Rick's Red-hot Tango
By Bill Moore
Ever since Spokane, Washington-based CommuterCars unveiled the Tango several years ago to the EV world, the narrow little two-seater has continued to generate buzz within the battery electric car community, especially after it started trouncing speed-demons like the Dodge Viper. But what is even more intriguing is the concept actually started out more than twenty years, not being powered by common lead-acid batteries, but by a fuel cell. But where the giant car companies have spent hundreds of millions developing their "green" cars, CommuterCars has spent just half a million and created a sensation in the process.
So, why does a man with a highly successful digital pre-press business, whose customers include the Getty Museum and the University of California Press, devote his time and modest personal fortune to building not just an electric car, but a distinctly different kind of EV?
Woodbury told me that his quest to become the "Henry Ford" of the 21st Century began while sitting in bumper-to-bumper traffic in Los Angeles 25 years ago. He looked around him at all the four and five-passenger cars carrying just one person to work while taking up vast amounts of valuable land. (Forty percent of metropolitan Los Angeles is paved).
"I think most people regard traffic like a disease you might have that you think is incurable, so you accept it and try to forget about the pain of it. But if you really think about what it's like to be in a traffic jam, its not very nice and people don't like it."
So, Woodbury began a search for a cure; a tall, narrow vehicle that would effectively double the capacity of the world's major highways by allowing two vehicles to share a single lane. The driver would ride up front with space for a single passenger behind him. The car would be powered by a hydrogen fuel cell of some type, so it would be non-polluting, as well.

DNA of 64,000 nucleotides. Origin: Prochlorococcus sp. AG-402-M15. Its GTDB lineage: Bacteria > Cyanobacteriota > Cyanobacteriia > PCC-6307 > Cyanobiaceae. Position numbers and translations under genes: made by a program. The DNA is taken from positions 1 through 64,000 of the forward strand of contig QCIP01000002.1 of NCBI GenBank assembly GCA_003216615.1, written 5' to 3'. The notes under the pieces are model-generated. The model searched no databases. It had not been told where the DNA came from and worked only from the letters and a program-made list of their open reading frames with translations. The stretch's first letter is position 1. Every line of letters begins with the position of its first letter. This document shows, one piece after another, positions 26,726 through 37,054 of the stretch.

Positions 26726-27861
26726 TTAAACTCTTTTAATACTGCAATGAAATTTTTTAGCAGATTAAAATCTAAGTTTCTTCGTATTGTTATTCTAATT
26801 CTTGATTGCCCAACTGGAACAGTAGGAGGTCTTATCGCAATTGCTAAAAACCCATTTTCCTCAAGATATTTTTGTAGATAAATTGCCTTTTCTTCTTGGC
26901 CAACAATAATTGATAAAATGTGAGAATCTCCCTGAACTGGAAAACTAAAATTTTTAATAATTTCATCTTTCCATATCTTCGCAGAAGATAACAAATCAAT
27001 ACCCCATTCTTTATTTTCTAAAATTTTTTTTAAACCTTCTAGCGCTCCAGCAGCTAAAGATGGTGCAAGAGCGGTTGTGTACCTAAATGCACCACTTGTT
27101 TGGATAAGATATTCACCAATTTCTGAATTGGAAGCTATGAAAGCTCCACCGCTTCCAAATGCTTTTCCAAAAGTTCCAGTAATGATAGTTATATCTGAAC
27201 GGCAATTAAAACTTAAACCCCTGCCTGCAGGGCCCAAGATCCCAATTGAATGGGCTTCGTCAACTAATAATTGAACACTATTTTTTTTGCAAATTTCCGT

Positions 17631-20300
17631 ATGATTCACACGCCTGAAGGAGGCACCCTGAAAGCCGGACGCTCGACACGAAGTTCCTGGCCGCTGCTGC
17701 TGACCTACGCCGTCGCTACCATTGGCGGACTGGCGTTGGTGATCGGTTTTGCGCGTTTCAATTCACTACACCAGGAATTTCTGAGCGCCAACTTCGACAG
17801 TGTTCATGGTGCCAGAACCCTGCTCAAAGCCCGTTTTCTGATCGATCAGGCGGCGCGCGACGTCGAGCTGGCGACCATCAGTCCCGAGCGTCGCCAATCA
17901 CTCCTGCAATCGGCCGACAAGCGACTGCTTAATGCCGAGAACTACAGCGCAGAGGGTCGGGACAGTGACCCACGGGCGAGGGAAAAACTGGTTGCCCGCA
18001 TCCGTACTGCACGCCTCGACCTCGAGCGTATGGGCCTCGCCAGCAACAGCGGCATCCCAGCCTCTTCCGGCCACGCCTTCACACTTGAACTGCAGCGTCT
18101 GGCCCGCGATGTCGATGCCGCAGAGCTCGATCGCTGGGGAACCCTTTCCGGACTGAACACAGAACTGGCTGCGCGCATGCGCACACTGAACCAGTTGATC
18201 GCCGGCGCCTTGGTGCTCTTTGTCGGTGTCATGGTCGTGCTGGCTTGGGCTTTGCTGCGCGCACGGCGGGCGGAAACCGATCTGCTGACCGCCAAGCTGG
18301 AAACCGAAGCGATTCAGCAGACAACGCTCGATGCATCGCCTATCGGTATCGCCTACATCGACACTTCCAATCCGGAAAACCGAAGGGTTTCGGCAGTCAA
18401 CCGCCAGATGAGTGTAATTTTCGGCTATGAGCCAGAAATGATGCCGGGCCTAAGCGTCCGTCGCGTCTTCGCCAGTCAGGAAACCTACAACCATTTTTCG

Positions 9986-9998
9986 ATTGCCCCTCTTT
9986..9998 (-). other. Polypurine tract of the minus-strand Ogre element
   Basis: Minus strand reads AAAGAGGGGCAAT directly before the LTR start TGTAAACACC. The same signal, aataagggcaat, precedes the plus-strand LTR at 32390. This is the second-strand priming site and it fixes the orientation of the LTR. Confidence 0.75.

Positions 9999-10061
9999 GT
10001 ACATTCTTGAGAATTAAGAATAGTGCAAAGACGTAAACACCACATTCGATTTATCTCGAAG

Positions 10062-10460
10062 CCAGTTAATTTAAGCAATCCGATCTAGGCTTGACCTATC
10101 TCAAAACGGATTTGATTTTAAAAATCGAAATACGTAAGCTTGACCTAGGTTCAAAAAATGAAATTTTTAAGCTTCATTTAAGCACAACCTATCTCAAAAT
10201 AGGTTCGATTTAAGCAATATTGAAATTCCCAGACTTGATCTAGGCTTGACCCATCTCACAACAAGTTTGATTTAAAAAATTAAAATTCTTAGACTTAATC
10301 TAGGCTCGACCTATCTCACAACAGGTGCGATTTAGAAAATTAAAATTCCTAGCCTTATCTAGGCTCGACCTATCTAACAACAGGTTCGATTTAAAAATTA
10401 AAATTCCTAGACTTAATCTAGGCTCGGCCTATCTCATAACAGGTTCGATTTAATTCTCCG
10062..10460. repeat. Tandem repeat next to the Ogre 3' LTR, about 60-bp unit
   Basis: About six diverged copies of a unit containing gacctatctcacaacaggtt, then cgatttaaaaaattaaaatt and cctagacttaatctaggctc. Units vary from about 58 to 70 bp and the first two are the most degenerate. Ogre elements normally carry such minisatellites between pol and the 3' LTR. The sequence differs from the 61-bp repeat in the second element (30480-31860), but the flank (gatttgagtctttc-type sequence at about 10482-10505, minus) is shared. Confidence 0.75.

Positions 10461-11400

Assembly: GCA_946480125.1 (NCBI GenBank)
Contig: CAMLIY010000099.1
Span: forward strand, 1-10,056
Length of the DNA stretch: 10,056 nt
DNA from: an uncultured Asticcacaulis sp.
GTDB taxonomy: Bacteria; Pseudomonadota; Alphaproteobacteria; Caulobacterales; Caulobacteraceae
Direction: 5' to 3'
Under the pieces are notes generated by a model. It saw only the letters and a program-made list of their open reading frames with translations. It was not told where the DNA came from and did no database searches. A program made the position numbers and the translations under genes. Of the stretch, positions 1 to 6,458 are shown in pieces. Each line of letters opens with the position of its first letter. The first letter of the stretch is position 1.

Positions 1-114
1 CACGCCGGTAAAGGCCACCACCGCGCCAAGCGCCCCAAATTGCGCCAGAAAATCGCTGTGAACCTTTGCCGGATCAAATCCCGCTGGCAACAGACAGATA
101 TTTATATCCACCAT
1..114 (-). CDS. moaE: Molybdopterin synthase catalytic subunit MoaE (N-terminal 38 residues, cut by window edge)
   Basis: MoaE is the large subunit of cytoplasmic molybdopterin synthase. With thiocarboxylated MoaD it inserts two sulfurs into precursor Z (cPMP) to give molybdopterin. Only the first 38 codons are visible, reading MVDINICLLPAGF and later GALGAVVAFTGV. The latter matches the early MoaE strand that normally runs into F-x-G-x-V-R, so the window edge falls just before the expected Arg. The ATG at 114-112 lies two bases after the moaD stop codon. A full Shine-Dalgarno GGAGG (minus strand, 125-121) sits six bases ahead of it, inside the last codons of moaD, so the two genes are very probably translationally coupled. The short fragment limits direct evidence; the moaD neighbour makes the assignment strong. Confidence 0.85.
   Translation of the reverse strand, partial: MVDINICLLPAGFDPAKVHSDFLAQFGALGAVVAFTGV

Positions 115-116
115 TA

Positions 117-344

Of course, a tall, narrow vehicle would be prone to tipping over, so he began toying with the idea of "ballast" like a sailboat that would keep the vehicle upright in turns. His research led him to the concept in the early 1970's of using heavy metal hydrides to store hydrogen in tanks placed low in the vehicle to give it stability, a notion that is again gaining currency. [See "Hydrogen-Powered Prius First Step to Cleaner Future"].
The idea of a hydrogen-fueled commuter car would begin to take tangible form after Woodbury's son wrote a paper in college entitled, "Hydrogen: The Perfect Fuel." Woodbury senior took this paper to his local utility, which was experimenting with fuel cells and would eventually become Avista Labs. He told me that the utility folks led him to believe that if he'd build the automobile, they might provide him with a free fuel cell to power it. So, encouraged by their response, but also having little faith in batteries, Woodbury set out to build his tall, narrow commuter car, using batteries initially to power it and provide the "ballast" that would later be replaced with metal hydride tanks and the fuel cell stack.
In order to raise money for the project, Woodbury sold his sailboat and bought a used Fiat "Spyder" that had been converted to electric drive. He said he threw away the body and kept the drive system and suspension which would serve as the initial platform for what would eventually evolve into the Tango.